Our day began on day 3 of the celebration. Everyone attending was jovial- very different from the sad funerals we attend. This was the day they sacrificed the Water Buffalo- 10 to be exact. (Our guide attended one funeral where they sacrificed 200 Buffaloes!). The pictures tell the story, but what the pictures don't tell is the heightened exhilaration felt in the crowd every time the appointed villager slit the throat of the Buffalo. The pictures cannot explain the smell of the blood or the fly- frenzie that surrounded each of the corps. They don't share the sound of blood gushing through the throat and the last gulp of air of the mighty Water Buffalo. The meat is divided up for the guests to take home- I guess something like taking a piece of wedding cake home. The next day would have been the burial celebration but our time didn't permit attendance.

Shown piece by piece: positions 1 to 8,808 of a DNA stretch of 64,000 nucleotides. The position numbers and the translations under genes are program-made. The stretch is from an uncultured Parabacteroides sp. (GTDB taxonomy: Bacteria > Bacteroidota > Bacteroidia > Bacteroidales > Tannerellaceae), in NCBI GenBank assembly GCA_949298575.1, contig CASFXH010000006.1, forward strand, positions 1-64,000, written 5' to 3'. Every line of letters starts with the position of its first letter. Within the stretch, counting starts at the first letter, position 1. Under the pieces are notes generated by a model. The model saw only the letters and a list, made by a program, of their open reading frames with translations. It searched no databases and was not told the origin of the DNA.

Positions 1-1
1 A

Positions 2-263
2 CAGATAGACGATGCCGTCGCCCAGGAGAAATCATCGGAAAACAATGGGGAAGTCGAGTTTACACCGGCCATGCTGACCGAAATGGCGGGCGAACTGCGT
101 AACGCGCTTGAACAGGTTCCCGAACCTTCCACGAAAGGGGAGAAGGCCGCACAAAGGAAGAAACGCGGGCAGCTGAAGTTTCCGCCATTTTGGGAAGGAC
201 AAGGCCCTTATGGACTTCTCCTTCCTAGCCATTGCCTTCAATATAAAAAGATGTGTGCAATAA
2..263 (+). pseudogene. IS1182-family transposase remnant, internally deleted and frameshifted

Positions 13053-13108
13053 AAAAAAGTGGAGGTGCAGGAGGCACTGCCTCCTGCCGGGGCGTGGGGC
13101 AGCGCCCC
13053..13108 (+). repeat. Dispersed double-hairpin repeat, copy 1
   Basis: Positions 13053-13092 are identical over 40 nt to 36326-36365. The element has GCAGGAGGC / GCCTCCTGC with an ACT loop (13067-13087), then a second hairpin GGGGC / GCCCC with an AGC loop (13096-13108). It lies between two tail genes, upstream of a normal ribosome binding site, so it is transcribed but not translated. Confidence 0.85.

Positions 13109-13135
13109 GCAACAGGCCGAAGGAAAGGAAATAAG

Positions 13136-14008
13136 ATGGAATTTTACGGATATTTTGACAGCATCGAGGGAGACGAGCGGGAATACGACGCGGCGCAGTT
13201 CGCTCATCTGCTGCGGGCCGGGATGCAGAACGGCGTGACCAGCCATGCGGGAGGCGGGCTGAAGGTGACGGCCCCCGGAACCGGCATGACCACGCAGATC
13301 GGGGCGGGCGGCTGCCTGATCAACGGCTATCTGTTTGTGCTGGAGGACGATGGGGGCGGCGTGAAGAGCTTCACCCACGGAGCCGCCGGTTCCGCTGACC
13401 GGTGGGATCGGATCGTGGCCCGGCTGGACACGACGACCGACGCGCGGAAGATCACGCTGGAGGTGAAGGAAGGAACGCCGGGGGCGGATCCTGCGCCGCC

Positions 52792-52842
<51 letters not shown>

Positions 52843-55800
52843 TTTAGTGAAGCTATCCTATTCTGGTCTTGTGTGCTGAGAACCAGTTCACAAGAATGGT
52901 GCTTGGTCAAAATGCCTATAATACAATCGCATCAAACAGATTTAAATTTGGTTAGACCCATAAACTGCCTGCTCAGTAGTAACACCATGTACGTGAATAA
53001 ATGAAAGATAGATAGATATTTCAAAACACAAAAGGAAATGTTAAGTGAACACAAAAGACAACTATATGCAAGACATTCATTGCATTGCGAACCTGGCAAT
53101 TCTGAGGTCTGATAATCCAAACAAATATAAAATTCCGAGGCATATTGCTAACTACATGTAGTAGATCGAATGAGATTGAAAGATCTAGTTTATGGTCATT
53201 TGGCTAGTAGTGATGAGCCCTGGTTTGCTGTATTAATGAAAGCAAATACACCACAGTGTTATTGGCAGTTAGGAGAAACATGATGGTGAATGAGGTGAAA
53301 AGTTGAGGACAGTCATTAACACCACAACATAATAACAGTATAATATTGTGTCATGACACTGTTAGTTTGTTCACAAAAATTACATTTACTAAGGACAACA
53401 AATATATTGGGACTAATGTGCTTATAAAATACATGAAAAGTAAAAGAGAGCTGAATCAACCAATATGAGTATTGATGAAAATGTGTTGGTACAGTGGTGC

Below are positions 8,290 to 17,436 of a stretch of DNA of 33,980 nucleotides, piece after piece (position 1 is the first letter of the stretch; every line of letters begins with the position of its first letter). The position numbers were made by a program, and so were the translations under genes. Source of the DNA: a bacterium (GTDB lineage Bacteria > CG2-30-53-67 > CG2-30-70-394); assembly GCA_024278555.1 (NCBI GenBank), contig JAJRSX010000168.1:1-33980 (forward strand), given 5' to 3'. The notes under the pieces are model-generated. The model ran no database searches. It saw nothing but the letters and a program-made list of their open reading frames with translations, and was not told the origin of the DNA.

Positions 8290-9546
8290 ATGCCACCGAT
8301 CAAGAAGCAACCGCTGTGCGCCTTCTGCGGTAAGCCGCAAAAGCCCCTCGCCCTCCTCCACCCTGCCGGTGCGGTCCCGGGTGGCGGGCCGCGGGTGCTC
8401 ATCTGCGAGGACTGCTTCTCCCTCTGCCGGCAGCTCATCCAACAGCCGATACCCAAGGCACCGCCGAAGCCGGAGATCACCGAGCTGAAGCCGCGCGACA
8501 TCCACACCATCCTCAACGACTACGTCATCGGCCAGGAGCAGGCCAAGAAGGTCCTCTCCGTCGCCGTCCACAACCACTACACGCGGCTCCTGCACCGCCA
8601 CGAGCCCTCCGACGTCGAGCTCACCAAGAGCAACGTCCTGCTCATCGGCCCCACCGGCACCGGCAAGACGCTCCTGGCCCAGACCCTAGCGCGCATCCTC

What we want to share about this experience is how happy and jovial these people were at this celebration of life. They are not afraid of dying - they know the afterlife in heaven will bring wonderful things. They do not mourn the dead but celebrate their journey. For a few years now, Sunny and I have discussed doing "death" workshops over on Bowen to help prepare for the inevitable. Perhaps this experience may push us in that direction.

I am an animal lover (except cats) but never felt sorry the the mighty Water Buffalos slaughtered that day. There is no wastage of the animal-the meat and organs are distributed, the hide once treated is used to make drums and the horns proudly displayed in front of the family's home. The greater the number of horns, the wealthier the family. The people of Toraja Land only kill Buffaloes at funerals and weddings and not just for daily consumption. The Buffalo we saw sacrificed were treated with respect until the very end, being petted on their heads and rubbed under their chin- almost a ritual in itself.

Namaste.